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Chinese Buyers Flee Hong Kong Real Estate In Major Hit To World’s Priciest Property Market

Courtesy of ZeroHedge View original post here.

Mainland Chinese are no fools. They're shunning commercial real estate deals in Hong Kong as a deep recession unfolds. 

According to Bloomberg, citing a new CBRE Group Inc. report, there were no mainland Chinese buyers for property transactions greater than HK$77 million ($10 million) in 1Q20. This was a sharp difference from several years ago when bidding wars drove property prices higher.  

"A lot of mainland buyers are taking a step back because of the economic outlook and the conflicts that made them feel unwelcome," said Reeves Yan, head of capital markets at CBRE. 

Preliminary data on Monday showed Hong Kong's economy crashed in 1Q20, with the worst economic contraction ever, printing -8.9% YoY. The data suggest a further plunge in economic activity will be seen in 2Q as more of the lockdown was captured in the quarter.

Yan said capital controls imposed by Beijing on money flowing in and out of China had also damaged the commercial real estate market. 

As shown in the chart below, there was a confluence of events that resulted in the decline of buyers:

The decline of mainland participation also resulted in a price slump, data from the Rating and Valuation Department showed. A decades-long trendline was recently broken. A peak in prices was seen about a year after the global slowdown started, and about half a year after the trade war gained momentum. In February, prices fell 8.5% from a year earlier.

Hong Kong Financial Secretary Paul Chan Mo-Po warned on Monday that a "deep recession" has made the "economic situation very challenging."

Iris Pang, Greater China economist at ING, said there are some signs the virus spread across Asia has slowed but warned: "social distancing will continue to hurt catering and shopping." She said the risk of more protests is increasing for "the summer holidays." 

A recovery of Hong Kong's collapsed tourism industry could take years. Chinese tourists began to shun the city when protests erupted last summer. Then when the pandemic unfolded earlier this year, mainlanders completely abandoned the area. The decline of mainlanders means a reduction in foot traffic at the world's most expensive shopping mall, located at Hong Kong's Times Square in the center of Causeway Bay, reported Bloomberg. This is the area where mainlanders would come to pick up expensive watches and discounted cosmetics.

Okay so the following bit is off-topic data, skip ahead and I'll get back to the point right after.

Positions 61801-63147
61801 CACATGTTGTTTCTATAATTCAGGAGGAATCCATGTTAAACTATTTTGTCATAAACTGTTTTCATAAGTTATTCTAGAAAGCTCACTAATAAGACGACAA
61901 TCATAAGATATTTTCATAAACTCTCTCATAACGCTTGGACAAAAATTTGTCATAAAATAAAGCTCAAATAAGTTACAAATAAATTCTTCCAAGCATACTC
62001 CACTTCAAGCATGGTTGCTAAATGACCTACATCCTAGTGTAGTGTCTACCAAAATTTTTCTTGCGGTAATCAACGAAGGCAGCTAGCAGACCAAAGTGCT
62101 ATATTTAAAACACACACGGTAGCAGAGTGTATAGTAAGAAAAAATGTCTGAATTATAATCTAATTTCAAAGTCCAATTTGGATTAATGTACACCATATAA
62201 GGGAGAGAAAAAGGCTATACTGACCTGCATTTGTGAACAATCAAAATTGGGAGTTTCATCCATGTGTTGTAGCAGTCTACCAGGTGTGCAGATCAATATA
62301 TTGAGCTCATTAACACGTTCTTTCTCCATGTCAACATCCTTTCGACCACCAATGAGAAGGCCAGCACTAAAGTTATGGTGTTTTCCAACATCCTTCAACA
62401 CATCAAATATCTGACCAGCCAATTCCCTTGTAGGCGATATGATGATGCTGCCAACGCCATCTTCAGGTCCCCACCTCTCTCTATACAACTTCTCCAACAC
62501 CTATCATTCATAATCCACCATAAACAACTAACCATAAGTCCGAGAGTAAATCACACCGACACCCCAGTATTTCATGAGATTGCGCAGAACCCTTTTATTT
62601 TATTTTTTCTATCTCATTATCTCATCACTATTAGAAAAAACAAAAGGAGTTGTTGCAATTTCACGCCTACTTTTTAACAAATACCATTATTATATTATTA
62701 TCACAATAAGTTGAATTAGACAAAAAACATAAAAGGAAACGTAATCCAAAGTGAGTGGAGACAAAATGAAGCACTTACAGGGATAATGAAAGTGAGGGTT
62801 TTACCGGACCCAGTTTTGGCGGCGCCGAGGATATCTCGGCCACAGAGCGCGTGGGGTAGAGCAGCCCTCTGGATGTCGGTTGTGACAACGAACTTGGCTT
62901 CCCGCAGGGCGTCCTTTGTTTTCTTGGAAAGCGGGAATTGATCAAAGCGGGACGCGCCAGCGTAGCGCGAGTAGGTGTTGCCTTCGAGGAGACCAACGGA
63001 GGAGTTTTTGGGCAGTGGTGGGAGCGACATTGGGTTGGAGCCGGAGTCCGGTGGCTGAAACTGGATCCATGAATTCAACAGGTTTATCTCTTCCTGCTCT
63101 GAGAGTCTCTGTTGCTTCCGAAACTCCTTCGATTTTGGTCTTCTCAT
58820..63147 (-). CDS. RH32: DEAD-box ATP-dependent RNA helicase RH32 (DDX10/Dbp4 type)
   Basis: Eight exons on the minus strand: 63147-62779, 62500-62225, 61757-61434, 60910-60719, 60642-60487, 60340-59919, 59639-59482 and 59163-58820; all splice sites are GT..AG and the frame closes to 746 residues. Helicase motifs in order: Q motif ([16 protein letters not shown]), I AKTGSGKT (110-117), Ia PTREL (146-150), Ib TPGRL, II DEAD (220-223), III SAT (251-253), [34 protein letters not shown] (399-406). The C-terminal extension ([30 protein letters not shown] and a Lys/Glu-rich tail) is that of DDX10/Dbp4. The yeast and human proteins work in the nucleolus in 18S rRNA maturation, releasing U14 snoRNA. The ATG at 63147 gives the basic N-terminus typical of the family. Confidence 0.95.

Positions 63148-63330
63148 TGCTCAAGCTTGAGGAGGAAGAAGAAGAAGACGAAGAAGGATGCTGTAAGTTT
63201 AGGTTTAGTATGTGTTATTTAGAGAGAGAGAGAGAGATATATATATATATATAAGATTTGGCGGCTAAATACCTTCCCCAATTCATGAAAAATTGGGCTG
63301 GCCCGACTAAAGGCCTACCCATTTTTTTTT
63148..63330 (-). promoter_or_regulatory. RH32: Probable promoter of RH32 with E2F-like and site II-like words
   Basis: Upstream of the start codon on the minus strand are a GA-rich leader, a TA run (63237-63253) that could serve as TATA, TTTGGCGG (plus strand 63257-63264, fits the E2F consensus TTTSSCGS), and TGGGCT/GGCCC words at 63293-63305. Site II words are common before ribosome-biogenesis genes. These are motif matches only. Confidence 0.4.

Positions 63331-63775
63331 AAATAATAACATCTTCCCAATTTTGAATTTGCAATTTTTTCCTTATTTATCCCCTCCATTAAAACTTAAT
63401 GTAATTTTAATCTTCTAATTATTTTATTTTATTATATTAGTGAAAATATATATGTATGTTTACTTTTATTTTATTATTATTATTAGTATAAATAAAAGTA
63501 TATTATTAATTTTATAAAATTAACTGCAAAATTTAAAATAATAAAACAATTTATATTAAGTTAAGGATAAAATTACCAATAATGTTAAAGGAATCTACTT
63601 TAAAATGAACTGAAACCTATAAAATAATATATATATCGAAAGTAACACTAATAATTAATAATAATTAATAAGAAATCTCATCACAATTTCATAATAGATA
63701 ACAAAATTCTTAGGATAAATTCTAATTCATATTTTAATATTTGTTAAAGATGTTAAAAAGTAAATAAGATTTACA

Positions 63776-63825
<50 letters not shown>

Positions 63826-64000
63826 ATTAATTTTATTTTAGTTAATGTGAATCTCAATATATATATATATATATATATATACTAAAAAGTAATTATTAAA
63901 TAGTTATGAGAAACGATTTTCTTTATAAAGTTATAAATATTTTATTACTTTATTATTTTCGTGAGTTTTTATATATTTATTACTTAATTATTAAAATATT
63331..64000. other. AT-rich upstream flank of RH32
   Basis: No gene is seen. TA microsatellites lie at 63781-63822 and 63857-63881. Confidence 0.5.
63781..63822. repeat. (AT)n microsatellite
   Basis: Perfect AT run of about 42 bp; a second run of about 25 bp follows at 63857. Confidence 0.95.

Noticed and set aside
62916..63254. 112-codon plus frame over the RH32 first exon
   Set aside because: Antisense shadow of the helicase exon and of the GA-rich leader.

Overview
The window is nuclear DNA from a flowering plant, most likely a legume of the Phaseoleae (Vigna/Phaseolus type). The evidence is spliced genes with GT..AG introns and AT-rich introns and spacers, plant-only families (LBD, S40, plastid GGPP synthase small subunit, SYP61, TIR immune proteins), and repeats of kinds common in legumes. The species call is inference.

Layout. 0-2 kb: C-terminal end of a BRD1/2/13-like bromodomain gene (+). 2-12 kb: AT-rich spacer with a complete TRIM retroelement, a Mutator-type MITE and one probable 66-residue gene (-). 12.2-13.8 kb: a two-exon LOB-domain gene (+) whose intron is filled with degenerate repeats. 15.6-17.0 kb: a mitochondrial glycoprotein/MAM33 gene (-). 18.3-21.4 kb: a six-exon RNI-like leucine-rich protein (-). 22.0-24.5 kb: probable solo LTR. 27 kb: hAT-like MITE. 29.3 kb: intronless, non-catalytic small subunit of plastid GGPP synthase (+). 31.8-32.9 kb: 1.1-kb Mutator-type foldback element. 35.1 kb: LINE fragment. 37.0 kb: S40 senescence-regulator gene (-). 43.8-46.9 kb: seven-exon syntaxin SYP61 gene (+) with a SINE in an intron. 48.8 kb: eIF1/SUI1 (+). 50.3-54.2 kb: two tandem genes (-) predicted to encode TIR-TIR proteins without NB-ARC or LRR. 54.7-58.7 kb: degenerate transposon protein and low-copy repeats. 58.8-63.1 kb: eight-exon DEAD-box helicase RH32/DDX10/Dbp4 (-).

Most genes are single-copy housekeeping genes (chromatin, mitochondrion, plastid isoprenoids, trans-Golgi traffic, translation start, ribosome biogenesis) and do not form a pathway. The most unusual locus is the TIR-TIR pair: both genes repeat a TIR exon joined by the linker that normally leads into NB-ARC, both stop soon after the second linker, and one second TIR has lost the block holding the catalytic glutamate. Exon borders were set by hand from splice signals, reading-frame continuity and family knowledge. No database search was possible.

The Tiffany & Co. store at Times Square in Hong Kong. h/t Bloomberg


 

Mainlander visitors plummeted 53% in December over the prior year, mainly because of the protest. However, the virus, which resulted in strict stay-at-home orders, is likely to show visitor data near zero for early 2020. 

"Many retailers are saying it's a disaster," said Nicholas Bradstreet, managing director of at Savills Plc. "In the last 10 days, their sales have been down 70% to 80% week-on-week. There's very little traffic into the shops" at retail districts like Central, Causeway Bay and Tsim Sha Tsui, he added. 

Times Square fronts Russell Street, where commercial real estate prices are equivalent to New York City's and is some of the most expensive in the world. Prada, operating a store in the retail district, recently got out of its HK$9 million ($1.2 million) per month lease as the area now resembles a ghost town. 

"Causeway Bay is very quiet now. It used to have a lot of traffic," said Wong, a salesperson at a retail store in the area. "With the scarcity of face masks, people would rather not go out at all."

Times Square in Causeway Bay, Hong Kong. 

h/t Bloomberg


 

The retail downturn in Hong Kong is due to the lack of tourists from China, has stressed out landlords, and dented commercial real estate prices as we noted above. 

Mall owners, including Times Square's Wharf Real Estate Investment Co., is facing rent pressures and rising vacancies. The shares of the company have corrected about 15% since late January. 


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